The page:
A conversation with:
Andrew Kant

The Catalyst Behind med+Design

Andy Kant is the director of FastTraCS at the University of North Carolina at Chapel Hill. The aim of FastTraCS is to derive maximum benefit from medical research by translating innovative solutions into practical applications for patients. Andy's leadership has resulted in pivotal advancements in healthcare projects and initiatives, and his insights have had a profound impact on the healthcare innovation landscape.

The Origins of med+Design

Under Andy's guidance, the FastTraCS initiative has played a catalytic role in the development of the med+Design program. Our program leverages the power of design thinking to create clinician engagement programs that provide cutting-edge innovation modules for busy clinicians and physicians. The collaborations forged through this program are pushing boundaries in translational research and revolutionizing the healthcare landscape.

Vision for the Future of Healthcare Innovation

Looking ahead, Andy expresses optimism about the potential in healthcare for personalization and prevention. He envisions a future where technological integration and value-based care become crucial elements of everyday healthcare delivery. He sees enormous potential in the convergence of traditional med tech and patient-generated health data, leading to a more holistic approach to patient care.

Navigating the Road of Commercialization

Andy candidly discusses the complexities involved in healthcare tech commercialization, especially within a university setting. Universities inherently nurture innovation, but transferring these technologies into commercial realities can be arduous. Andy emphasizes the essential balance in owning the intellectual property (IP) while engaging with the healthcare system and innovators for realistic progress. 

He also talks about alignments and disparities between university systems and academic medical centers in the innovation space. Kant shares the benefits of these institutions including access to vast research resources, credibility, and the ability to patent innovations, an advantage he considers significant for startup success.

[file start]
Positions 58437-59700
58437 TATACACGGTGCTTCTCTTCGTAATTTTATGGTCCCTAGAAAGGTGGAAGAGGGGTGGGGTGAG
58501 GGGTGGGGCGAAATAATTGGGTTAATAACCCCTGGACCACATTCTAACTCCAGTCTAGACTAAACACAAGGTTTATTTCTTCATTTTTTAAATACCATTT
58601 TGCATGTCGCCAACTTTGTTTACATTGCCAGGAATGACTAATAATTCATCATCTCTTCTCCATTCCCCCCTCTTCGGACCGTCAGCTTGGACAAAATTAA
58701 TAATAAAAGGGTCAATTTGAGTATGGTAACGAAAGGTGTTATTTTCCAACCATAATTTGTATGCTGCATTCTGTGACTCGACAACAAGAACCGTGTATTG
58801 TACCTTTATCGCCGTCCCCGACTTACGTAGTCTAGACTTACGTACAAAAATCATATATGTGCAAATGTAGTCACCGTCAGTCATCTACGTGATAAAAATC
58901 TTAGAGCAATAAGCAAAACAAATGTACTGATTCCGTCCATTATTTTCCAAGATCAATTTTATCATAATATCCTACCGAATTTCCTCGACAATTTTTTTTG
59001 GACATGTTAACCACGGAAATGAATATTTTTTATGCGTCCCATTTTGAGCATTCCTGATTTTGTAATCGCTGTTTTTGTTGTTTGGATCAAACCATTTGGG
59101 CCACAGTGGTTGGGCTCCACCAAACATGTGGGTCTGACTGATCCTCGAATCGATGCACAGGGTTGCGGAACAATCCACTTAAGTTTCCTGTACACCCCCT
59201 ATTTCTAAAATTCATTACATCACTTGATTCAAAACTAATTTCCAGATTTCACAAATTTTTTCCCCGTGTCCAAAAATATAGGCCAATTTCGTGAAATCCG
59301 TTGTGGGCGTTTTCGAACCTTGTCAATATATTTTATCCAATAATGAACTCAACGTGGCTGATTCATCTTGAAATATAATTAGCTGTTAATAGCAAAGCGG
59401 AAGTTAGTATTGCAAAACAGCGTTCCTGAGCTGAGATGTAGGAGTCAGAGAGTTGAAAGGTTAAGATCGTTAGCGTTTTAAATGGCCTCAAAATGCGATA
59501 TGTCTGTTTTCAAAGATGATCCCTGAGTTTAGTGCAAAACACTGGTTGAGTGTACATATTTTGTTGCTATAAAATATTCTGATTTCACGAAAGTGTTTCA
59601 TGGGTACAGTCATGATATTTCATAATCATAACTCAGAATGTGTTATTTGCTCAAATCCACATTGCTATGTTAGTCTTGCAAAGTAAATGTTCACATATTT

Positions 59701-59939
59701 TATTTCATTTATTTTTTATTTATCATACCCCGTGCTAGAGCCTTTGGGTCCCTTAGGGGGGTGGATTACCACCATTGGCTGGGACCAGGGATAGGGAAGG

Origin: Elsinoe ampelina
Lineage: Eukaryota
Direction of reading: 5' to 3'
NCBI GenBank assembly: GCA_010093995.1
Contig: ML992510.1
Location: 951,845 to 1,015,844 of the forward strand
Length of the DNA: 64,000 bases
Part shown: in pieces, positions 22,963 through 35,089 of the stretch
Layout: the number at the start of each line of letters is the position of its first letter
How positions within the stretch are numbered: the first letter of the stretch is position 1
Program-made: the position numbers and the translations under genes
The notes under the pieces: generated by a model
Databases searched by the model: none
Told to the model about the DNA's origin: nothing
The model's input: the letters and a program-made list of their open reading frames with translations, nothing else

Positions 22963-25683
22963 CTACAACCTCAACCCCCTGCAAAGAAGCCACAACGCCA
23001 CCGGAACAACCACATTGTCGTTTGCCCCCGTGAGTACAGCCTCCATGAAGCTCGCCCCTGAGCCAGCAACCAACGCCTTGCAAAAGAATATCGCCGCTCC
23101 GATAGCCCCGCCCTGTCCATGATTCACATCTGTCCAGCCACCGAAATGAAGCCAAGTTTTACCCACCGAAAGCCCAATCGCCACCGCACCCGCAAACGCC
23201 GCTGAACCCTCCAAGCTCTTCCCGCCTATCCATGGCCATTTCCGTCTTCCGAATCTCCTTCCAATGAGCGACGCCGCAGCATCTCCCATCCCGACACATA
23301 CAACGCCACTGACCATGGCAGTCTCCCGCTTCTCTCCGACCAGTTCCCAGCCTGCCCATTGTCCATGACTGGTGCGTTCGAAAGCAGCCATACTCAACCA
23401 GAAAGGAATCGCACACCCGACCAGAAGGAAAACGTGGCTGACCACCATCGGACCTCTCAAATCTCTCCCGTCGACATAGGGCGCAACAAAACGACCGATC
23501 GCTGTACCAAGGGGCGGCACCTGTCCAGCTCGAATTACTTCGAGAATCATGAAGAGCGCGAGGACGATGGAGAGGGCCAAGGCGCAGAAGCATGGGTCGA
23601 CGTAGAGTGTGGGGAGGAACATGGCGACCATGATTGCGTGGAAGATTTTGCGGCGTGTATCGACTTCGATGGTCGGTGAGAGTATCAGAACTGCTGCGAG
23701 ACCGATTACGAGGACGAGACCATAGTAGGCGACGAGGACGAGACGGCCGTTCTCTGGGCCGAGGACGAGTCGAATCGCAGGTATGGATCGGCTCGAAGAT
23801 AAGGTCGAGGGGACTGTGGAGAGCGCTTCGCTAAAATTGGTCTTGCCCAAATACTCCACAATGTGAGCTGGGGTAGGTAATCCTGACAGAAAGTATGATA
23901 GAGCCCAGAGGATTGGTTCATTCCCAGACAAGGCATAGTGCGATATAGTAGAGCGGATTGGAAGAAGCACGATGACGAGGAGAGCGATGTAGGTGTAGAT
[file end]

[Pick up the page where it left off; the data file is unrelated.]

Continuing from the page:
Addressing Health Disparities and the Future 

As we look to the future, both Andy and the med+Design program team advocate for addressing health disparities. They aspire to elevate care standards across different demographics and improve population health. Andy suggests that the way forward lies in fostering clinician-led innovation, making shared risk fundamental, and keeping the goal of positive patient outcomes in focus.

The Bottom Line

In conclusion, Andy Kant's passion for healthcare innovation is palpable as he navigates the complex world of tech transfer and IP management. He emphasizes the need for clinician engagement, the importance of aligning innovations with primary healthcare requirements, and the potential of personalized care. Kant's insights from the med+Design program serve to inspire and guide healthcare innovators working towards better patient outcomes and industry transformation.

His parting advice to physicians and doctors is to remain true to their core values and listen to their inventive instincts; invaluable words of wisdom for anyone striving to invent and innovate within healthcare. Despite the challenges, the potential for breakthroughs is vast and as Andy has proven, innovation truly can transform patient care and the healthcare industry as a whole -  one idea at a time.

Episode Transcript

[00:00:00] Jared: Hello everyone and welcome to the med+Design Podcast where we dive into the fascinating stories of medical innovators. Today we're thrilled to bring on our guest, Andy Kant. Andy's the director of FastTraCS at the University of North Carolina at Chapel Hill, where he leads a commercialization program focused on translating innovative research to benefit patients in North Carolina and beyond.